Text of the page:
A new survey by Thomson Reuters found a perceived increase of 80 percent in audits of indirect taxes such as value-added taxes.

The survey polled 50 finance and tax leaders representing leading global companies on their indirect tax and value-added tax processes along with current market conditions.

Despite the perceived increase in audit activity, however, less than half of companies (48 percent) automate the entire indirect tax process, from tax preparation to remittance and recovery, the survey found. The automation process is a critical component of achieving best-in-class indirect tax performance, according to a report in January by the Aberdeen Group. In addition, Aberdeen recommends that companies centralize management of their tax information and establish standardized procedures for managing government audits.

“As government continues to rely on indirect tax and VAT to address their budget shortfalls, businesses, more than ever, need to implement best practices to mitigate the skyrocketing costs associated with complying with the dynamic indirect tax landscape,” said Carla Yrjanson, vice president of tax research and content at Thomson Reuters. “Based on the survey findings, more than half of the companies simply need to use technology to automate the entire indirect tax workflow process to achieve best-in-class performance and compliance.”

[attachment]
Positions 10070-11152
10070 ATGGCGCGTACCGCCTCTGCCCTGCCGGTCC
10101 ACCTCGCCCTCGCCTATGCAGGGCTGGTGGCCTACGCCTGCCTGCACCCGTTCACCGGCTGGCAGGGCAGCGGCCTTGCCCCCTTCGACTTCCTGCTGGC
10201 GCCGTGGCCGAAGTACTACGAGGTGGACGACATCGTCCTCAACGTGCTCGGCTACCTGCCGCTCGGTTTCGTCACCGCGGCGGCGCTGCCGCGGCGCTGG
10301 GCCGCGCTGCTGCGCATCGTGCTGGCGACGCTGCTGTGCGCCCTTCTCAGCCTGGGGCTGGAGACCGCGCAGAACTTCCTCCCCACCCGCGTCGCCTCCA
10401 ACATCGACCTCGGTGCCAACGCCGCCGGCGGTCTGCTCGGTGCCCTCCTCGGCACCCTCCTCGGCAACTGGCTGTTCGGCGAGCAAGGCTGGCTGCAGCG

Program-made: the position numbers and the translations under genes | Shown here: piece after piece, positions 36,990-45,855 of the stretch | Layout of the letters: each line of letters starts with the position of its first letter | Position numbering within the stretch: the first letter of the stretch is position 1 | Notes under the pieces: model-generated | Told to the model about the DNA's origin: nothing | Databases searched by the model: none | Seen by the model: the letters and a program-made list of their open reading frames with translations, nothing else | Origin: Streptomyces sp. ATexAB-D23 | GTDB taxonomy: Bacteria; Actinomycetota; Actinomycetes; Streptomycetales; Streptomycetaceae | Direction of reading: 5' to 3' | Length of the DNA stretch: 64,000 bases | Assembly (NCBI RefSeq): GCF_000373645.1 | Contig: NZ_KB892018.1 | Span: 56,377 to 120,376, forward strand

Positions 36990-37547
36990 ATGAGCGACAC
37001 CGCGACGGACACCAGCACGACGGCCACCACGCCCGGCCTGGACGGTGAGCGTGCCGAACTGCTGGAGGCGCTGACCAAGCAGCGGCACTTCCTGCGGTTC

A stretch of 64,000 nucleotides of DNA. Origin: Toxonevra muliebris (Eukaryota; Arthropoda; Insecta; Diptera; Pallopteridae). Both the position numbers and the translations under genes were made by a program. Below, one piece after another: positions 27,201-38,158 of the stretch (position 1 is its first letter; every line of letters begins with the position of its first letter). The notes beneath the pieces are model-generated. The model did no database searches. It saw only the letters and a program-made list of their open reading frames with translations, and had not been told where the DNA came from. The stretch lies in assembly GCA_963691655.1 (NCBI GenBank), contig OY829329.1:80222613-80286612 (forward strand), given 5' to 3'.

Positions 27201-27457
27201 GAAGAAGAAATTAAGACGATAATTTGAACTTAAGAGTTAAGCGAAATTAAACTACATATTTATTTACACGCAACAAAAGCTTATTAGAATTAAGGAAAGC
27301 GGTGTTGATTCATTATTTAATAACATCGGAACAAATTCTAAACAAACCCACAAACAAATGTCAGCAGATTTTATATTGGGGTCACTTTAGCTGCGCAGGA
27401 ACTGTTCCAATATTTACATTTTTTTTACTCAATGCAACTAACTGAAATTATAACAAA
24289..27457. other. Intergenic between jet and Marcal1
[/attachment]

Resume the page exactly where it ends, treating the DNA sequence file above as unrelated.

The Thomson Reuters survey also found that 34 percent of the respondents have seen an increase in penalties and fines, while 75 percent have centralized management of their tax information and 63 percent have standardized their procedures for managing government audits.

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